Textile Society of America


Date of this Version



Published in The Social Fabric: Deep Local to Pan Global; Proceedings of the Textile Society of America 16th Biennial Symposium. Presented at Vancouver, BC, Canada; September 19 – 23, 2018. https://digitalcommons.unl.edu/tsaconf/

doi 10.32873/unl.dc.tsasp.0007


Copyright © 2018 by the author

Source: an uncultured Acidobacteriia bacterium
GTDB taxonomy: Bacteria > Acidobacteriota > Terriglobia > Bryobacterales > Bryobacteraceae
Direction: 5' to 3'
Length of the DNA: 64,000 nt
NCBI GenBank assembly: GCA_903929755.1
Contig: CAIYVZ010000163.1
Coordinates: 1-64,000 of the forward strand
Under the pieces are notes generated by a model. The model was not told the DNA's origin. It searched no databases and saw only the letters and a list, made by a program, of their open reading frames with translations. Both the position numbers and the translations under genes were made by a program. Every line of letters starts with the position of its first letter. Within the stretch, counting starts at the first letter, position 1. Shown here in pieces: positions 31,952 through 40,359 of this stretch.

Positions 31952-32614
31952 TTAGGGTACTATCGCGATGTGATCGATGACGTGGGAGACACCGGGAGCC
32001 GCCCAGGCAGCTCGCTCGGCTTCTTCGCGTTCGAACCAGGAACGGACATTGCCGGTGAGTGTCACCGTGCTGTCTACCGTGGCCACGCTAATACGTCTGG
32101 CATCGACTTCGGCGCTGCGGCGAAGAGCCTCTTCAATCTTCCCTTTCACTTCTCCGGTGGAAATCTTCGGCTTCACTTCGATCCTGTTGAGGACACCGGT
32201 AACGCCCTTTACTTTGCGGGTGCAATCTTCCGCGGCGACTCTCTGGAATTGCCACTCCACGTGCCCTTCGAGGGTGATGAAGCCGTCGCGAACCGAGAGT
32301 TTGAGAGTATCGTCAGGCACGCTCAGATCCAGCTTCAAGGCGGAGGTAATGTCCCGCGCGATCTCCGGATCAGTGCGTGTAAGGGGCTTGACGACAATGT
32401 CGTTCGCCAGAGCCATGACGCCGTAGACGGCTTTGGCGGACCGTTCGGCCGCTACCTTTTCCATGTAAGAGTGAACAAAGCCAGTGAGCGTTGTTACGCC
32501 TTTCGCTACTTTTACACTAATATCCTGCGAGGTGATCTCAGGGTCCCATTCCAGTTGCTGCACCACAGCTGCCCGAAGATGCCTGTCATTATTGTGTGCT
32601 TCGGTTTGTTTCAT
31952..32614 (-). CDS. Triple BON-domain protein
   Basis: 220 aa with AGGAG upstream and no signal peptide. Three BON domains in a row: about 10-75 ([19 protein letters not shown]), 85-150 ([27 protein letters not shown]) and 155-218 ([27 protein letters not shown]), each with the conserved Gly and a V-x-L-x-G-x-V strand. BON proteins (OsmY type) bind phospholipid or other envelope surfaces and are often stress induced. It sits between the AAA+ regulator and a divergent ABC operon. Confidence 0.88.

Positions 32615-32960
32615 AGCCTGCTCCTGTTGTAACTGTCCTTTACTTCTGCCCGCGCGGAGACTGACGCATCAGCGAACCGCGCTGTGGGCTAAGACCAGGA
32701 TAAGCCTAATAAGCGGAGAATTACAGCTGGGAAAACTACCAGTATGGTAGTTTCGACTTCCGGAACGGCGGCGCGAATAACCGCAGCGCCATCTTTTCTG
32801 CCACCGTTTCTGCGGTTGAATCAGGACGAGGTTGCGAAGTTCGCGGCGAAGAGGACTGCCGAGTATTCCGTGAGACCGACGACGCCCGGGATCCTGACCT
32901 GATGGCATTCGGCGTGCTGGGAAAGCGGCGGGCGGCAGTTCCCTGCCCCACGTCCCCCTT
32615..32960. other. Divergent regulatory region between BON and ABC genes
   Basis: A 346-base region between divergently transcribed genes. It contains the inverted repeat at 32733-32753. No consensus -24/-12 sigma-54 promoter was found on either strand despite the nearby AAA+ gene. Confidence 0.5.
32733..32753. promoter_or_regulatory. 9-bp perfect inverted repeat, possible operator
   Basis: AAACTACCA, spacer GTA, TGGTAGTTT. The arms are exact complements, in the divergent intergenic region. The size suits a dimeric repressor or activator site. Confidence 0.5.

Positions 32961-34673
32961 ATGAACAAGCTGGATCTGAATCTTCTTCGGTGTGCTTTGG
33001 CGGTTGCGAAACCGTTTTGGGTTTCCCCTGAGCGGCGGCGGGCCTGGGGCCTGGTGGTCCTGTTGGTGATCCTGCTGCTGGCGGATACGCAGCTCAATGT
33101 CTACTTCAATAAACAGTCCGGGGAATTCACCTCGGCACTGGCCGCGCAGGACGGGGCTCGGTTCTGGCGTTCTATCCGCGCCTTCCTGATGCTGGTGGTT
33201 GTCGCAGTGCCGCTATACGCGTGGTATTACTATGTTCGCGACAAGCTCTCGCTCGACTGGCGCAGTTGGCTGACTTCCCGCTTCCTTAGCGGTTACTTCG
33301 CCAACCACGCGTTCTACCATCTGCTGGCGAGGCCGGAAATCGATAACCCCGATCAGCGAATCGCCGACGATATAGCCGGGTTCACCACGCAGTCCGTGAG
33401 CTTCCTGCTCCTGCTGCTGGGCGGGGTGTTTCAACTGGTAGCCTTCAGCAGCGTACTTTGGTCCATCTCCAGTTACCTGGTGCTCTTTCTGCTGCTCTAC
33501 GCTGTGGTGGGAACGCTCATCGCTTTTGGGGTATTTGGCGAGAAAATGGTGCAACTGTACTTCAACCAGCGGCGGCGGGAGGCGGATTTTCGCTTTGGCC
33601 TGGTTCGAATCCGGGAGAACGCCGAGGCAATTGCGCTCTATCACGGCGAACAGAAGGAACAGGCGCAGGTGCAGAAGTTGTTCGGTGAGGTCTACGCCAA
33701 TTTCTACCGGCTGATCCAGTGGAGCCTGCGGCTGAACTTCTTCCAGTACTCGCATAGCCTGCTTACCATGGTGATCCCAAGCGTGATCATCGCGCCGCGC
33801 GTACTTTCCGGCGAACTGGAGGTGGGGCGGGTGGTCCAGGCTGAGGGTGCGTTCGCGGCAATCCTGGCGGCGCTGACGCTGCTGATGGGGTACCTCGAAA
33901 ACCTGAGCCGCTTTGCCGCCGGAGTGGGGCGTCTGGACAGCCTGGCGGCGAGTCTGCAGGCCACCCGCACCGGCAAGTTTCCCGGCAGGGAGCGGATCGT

Batik, the technique of patterning cloth through the application of wax, reached the highest level of complexity on the island of Java. While deeply embedded in local traditions and associated with the social order of Java, outside Indonesia batik became a powerful cultural intermediary connecting countries as diverse as Netherlands, Japan, Ghana, India, and Australia. In the early stages, this process was an outcome of the Dutch colonial agency. In the 17th and 18th centuries the Dutch East India Company sold Indian textiles destined for Indonesian markets as well as small quantities of Javanese batiks to the Japanese. It led to the introduction of Javanese motifs in the Edo fashion and ensued a centuries-long interest in Indonesian textiles. A large-scale dissemination of Javanese iconography started at the end of the 19th century with the export of European copies of batik textiles to West African markets. Javanese motifs were enthusiastically received by African customers and, following a process of intensive adaptation, have become an integral part of African textile tradition and identity. Another outcome of colonial encounters was the introduction of the batik technique to the Netherlands around 1890. A decade later, batik was practiced all over Europe and became a distinctive feature of Art Nouveau and Art Deco. Interest in this technique led to the introduction of Javanese motifs into European fashion and fine arts, for example the works of Poiret, van de Velde, Ch. R. Mackintosh and Matisse. More recent introduction in the 1930s of the Javanese batik technique to West Bengal in India and into Australian Aboriginal communities forty years later, resulted from direct contacts. For example, the 1927 visit to Java by Rabindranath Tagore led to the development of Bengali batik-nowadays a successful cottage industry. While in Australia, following a series of collaborative workshops between Indonesian and Aboriginal artists, batik became a modern medium for expressing Aboriginal identity and ancestral legacy.